My Python script for Global.health was not running in production, because it couldn’t find some imports. Now the real solution is to package up the imports with
setuptools and install them at runtime (we manage the environments with poetry), but the quick solution is to fix up the path so that they get imported anyway. Or so I thought.
The deployment lifecycle of this script is that it gets packaged into a Docker image and published to Amazon Elastic Container Repository. An EventBridge event triggers a Batch job definition using that image to be queued. So to understand why the imports aren’t working, we need to understand the Docker image.
docker create --name broken_script sha256:blah gives me a container based on the image. Previously I would have started that image and launched an interactive shell to poke around, but this time I decided to try something else:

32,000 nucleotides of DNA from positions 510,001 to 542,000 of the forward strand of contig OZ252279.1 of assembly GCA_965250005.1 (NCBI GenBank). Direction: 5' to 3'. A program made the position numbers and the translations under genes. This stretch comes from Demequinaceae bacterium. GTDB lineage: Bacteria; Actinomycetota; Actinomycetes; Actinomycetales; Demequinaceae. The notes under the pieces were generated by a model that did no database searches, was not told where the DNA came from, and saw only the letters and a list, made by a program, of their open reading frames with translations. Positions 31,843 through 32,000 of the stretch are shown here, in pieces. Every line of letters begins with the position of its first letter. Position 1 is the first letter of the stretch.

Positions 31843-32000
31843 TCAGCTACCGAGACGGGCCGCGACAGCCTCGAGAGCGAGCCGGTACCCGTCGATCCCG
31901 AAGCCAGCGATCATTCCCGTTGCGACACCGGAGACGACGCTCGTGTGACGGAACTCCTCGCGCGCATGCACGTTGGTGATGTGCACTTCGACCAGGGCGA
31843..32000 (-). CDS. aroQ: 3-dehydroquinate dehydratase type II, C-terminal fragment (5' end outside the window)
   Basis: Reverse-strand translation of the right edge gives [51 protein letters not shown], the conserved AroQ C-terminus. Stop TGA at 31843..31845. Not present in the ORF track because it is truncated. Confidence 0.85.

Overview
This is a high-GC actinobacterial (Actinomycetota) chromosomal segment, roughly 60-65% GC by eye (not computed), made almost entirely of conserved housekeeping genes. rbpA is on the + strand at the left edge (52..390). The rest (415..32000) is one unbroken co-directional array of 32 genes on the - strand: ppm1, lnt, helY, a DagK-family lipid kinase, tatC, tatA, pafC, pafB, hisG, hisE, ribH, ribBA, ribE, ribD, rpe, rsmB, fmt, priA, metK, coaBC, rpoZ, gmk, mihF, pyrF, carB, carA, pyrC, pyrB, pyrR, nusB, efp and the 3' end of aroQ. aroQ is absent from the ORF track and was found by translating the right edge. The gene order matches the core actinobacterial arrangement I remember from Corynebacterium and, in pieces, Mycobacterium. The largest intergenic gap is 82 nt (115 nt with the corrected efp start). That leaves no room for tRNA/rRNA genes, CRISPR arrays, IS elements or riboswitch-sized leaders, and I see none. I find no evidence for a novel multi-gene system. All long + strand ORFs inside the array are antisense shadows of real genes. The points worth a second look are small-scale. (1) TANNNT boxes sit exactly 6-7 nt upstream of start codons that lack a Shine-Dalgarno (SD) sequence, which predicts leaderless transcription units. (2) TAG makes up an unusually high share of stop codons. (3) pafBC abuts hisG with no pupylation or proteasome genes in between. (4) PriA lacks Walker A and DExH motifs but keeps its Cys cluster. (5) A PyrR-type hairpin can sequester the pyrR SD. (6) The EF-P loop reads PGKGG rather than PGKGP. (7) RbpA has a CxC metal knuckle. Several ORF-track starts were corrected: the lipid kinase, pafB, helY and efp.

docker export broken_cleanup | tar tf - gives me the filesystem listing (and all I would’ve done with the running shell was various
ls incantations, so that’s sufficient).
Indeed my image had various library files alongside the main script:
/app/clean_old_ingestion_source_files.py /app/EventBridgeClient.py /app/S3Client.py /app/__init__.py
Those supporting files should be in a subfolder. My copy command was wrong in the Dockerfile:
COPY clean_old_ingestion_source_files.py aws_access ./
This copies the content of
aws_access into the current folder, I wanted to copy the folder (and, recursively, its content). Simple fix: break that line into two, putting the files in their correct destinations. Now rebuild the image, and verify that it is fixed. This time I didn’t export the whole filesystem from a container, I exported the layers from the image.
docker image save sha256:blah | tar xf -
This gives me a manifest.json showing each layer, and a tar file with the content of that layer. Using this I could just get the table of content for the layer containing my Python files, and confirm that they are now organised correctly.